LOS ANGELES — With about 58,000 homeless people living in Los Angeles county – tents like these have scattered in various neighborhoods — with advocates trying to fight evictions of encampments like they did in Echo Park recently.
The face of homelessness has also changed with a growing number of college students living in cars and crashing on couches.
In a survey of 86,000 students, the Hope Center has found that 18 percent of students at two-year colleges and 16 percent of those at four-year universities are affected by homelessness.
As southland lawmakers and community leaders continue to tackle the pressing issue of homelessness, these Filipinos in the financial sector are trying to help out.
The Mabuhay Credit Union which opened some 9 months ago, is focused on getting the community involved.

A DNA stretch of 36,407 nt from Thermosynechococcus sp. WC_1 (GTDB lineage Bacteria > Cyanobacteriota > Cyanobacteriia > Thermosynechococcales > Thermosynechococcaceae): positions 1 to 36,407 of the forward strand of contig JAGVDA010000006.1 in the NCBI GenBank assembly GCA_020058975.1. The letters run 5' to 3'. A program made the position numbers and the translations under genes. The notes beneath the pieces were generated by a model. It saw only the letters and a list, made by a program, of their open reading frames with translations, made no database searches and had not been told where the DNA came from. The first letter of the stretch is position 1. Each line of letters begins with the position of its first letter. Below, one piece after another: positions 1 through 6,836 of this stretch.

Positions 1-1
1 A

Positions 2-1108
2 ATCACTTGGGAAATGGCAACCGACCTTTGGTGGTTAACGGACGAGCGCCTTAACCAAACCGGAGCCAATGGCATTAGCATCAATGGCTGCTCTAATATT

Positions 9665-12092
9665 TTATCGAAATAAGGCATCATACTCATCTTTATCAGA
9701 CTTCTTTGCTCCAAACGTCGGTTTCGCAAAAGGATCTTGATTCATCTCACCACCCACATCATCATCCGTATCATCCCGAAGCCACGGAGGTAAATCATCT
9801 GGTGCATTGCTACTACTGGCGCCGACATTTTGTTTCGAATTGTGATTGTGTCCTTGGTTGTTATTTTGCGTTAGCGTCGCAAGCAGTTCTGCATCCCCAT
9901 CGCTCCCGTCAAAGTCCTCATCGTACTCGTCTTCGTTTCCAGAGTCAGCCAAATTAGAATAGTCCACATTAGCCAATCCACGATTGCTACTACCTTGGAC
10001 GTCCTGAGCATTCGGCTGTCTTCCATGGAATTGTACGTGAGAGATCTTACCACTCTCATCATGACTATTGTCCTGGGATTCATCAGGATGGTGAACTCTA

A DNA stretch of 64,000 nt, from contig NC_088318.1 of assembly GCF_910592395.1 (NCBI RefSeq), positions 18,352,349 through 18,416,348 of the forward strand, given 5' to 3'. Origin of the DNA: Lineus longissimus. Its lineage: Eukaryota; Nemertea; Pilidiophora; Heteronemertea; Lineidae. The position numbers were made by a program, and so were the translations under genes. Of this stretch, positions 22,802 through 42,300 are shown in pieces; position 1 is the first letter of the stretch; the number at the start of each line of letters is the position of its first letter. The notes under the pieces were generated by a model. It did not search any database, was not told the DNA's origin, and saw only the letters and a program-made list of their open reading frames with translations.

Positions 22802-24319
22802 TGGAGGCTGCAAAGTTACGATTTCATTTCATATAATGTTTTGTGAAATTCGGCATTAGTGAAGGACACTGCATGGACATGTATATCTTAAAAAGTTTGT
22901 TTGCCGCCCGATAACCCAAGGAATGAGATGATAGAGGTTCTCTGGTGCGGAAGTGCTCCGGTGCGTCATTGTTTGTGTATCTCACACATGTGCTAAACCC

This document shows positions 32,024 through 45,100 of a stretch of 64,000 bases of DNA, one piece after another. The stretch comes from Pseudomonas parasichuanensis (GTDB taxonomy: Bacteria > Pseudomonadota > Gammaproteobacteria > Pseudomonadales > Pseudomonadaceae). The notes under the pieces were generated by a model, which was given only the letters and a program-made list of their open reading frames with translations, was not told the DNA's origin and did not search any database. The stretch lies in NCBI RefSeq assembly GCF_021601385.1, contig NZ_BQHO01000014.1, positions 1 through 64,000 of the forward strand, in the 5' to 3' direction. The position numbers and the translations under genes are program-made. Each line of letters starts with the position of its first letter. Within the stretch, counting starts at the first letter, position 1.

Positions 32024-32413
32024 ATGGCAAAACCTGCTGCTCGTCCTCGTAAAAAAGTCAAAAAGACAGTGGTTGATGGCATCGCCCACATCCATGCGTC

“By inviting the community to help out there’s that ownership in helping solve the problem.”
Clothes, food and personal hygiene items collected by the group will be distributed to several colleges in the South Bay Area.
Jon Hernandez runs Nikkei Credit Union.
“Once we found out about the issue on homelessness in colleges, we just felt the need to do something and it’s our way of trying to get to the community involved, it’s really easy to assist in this matter by bringing in clothing and food, suits or professional outwear so these students can go to their interviews in the future.”
And as they hope these goods will give some immediate relief to those struggling, they’re also providing long term help by educating them on credit establishment, limiting of fees and other financial literacy tips.
“Financial literacy especially with the collegiate for the young in general its something we take really really seriously and we have programs, that we try to nip these issues in the bud especially within our community, we’re not necessarily the most financially savvy community,” said Docdocil.
With homelessness, as an ongoing issue and with no end in sight, Mabuhay and Nikkei credit unions have committed to keep their services for the homeless around for as long as they’re needed.